NEW YORK — The prices of oil rose Thursday as a positive report on the U.S. labor market and more cold temperatures boosted expectations of higher demand for heating oil.
Meanwhile, the auto group AAA reminded drivers that spring is on the way — and along with it, higher gasoline prices.
Benchmark U.S. crude for March delivery rose 46 cents to close at $97.84 a barrel on the New York Mercantile Exchange, after earlier rising near $99.
The Labor Department said the number of people applying for U.S. unemployment benefits declined 20,000 last week to 331,000, suggesting that Americans are facing fewer layoffs and better job prospects. Those figures came a day before a widely anticipated report on January employment.
With chilly temperatures across the middle of the country and into the Northeast, demand for heating oil remains strong. That should boost refineries’ need for crude oil.
The cool weather has had the opposite effect on gasoline demand: drivers hunkering down in their homes don’t use the car. The average price for a gallon of gas in the U.S. is $3.27, down 5 cents from Jan. 1.
Still, AAA said Thursday that gasoline prices will soon be on their way up. Refineries are starting to shut down for winter maintenance, which reduces supply. They also gradually switch to more expensive summer blends of gasoline over the coming weeks.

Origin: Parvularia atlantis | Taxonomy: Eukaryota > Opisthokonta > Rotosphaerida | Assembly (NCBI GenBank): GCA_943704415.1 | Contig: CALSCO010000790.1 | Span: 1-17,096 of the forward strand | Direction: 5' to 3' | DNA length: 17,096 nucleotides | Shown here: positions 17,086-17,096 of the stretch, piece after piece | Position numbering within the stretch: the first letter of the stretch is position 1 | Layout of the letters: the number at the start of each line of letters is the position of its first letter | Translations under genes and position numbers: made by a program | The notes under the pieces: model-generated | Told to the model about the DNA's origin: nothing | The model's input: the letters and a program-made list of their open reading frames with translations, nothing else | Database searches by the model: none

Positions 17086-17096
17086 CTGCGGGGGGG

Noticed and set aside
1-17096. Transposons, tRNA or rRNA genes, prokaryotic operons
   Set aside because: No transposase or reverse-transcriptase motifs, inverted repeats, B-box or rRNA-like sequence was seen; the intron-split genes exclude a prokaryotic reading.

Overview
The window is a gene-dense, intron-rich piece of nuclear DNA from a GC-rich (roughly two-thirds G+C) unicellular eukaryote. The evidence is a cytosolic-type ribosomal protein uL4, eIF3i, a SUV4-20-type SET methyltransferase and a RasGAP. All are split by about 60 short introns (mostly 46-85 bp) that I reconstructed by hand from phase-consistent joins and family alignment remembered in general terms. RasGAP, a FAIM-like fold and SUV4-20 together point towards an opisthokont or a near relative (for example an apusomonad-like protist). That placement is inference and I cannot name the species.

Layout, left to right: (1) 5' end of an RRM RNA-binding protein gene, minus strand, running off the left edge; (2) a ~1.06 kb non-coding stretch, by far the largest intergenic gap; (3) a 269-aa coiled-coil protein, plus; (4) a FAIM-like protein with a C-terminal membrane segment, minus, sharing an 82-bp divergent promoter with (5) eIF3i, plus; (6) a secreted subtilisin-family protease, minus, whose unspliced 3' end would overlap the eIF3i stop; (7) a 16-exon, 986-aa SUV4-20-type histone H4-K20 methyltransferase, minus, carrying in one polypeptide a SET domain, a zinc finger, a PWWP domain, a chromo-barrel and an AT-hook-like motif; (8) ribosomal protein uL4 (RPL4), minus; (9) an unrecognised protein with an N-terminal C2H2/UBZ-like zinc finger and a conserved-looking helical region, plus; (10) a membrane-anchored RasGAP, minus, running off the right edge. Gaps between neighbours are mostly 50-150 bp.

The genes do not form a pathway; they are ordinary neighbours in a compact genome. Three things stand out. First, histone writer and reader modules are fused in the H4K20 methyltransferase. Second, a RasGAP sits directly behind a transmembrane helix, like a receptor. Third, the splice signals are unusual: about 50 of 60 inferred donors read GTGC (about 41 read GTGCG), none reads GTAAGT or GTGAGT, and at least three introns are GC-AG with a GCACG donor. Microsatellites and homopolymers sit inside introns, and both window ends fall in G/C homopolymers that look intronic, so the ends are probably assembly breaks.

“Winter weather, weak demand and sufficient supplies have kept gas prices relatively low recently, but this trend may not last much longer,” said Bob Darbelnet, President and CEO of AAA.
This rise in price happens nearly every spring. This year, AAA predicts the nationwide average price will peak between $3.55 and $3.75 per gallon, lower than last year’s high of $3.79, reached on Feb. 27. Right now, gas is on average 28 cents cheaper than at this time last year.
For all of 2014, AAA expects the nationwide average to be at least five cents cheaper than last year’s $3.49.
Natural gas prices were volatile again. The price rose 7 percent to $5.40 per 1,000 cubic feet in the morning, but then fell sharply. The Energy Department said the nation’s supply of natural gas dropped by 2.62 billion cubic feet last week. But analysts were expecting a decline of at least 273 billion cubic feet, according to Platts. Natural gas futures fell 10 cents to close at $4.83 per 1,000 cubic feet.
Brent crude, a benchmark for oil sold internationally, gained 94 cents to $107.19 on the ICE exchange in London.